Zombies are so much fun. Of course, they can be threatening in a constantly tense setting, but there are so many other ways to portray them. While always maintaining some kind of danger, as the lasting impact of a failed encounter with them is still terrifying, you can discover the excitement in the chaos they set off. The first time I realized that was while I watched Dawn of the Dead by George Romero. A movie with a lot of stakes, but that lets you enjoy those little bits of peace inside an 80s mall. The second time I felt that was while reading Zombie Date Night.
From the very first page with our protagonist and his grandmother, you know the creative team created something great. There are few times I laughed out loud so much as I did with Steve Urena’s writing for the grandma. The comic is filled to the brim with colorful and instantly recognizable characters, like a paranoid conspiracy theorist with a chainsaw for leg, put into crazy and over-the-top situations. Fortunately, to accompany such fun characters, we have great art and colors Sergi Doménech and Joshua Jensen respectively. It’s an art style that works very well with the 80s aesthetic the comic is going for, feeling stripped out of a B movie from the same decade.
Another great achievement comes from the lettering by Anthony Rella, who manages to perfectly capture every extravagant and exaggerated action we see. In a story with so much slashing and crashing and biting, the lettering helps make every violent encounter even more distinct and even reminiscent of old pulp comics.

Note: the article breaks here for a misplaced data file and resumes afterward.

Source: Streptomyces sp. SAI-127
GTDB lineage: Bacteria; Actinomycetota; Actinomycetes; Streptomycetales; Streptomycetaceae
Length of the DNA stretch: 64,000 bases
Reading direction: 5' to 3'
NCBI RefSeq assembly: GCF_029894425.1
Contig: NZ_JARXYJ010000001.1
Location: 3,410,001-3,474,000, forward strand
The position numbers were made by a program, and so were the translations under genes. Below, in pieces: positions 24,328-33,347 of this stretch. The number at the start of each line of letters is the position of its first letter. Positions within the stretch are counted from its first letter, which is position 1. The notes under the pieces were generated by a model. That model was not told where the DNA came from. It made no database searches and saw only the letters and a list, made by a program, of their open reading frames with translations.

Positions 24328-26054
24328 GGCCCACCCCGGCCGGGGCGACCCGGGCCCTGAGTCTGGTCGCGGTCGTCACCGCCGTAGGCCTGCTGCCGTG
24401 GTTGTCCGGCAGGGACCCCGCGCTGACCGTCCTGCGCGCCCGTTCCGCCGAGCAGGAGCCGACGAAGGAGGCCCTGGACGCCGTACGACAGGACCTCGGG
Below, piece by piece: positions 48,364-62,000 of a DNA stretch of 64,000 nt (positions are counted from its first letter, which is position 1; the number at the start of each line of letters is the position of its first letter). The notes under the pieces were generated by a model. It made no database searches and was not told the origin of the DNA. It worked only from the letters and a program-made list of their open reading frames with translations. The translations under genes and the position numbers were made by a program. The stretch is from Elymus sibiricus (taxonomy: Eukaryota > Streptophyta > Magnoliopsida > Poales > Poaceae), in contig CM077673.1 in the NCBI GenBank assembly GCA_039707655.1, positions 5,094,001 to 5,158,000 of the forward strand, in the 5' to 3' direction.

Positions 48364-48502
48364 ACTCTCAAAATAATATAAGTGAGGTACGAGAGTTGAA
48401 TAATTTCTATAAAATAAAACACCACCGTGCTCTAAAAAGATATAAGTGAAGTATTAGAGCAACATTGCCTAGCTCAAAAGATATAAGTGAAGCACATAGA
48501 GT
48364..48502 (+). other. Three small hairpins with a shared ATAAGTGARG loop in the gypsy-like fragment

But it’s not all excessive action here. Although it does fill a lot of it. I think it’s very clever how Urena presents the history of this world and the origin of the zombie breakout, leaving some clues in the characters’ dialogue but never giving a concrete answer yet, making the reader as clueless and lost as the people in the story, left only to theorize what might have caused everything. The romance teased by the title is well developed, showing the growing bond between two people that go from being on a date to surviving in a zombie apocalypse, making you wonder how will it be affected by everything else. It doesn’t feel rushed or out of place between all the dismembering. Even when you find the romance aspect of the comic in the most unexpected places possible, it feels like a great idea.
Zombie Date Night understands the fun there is to have in horror and promises to spread it like a disease. If you like the sound of that, I cannot recommend you enough to pick up and support this great comic.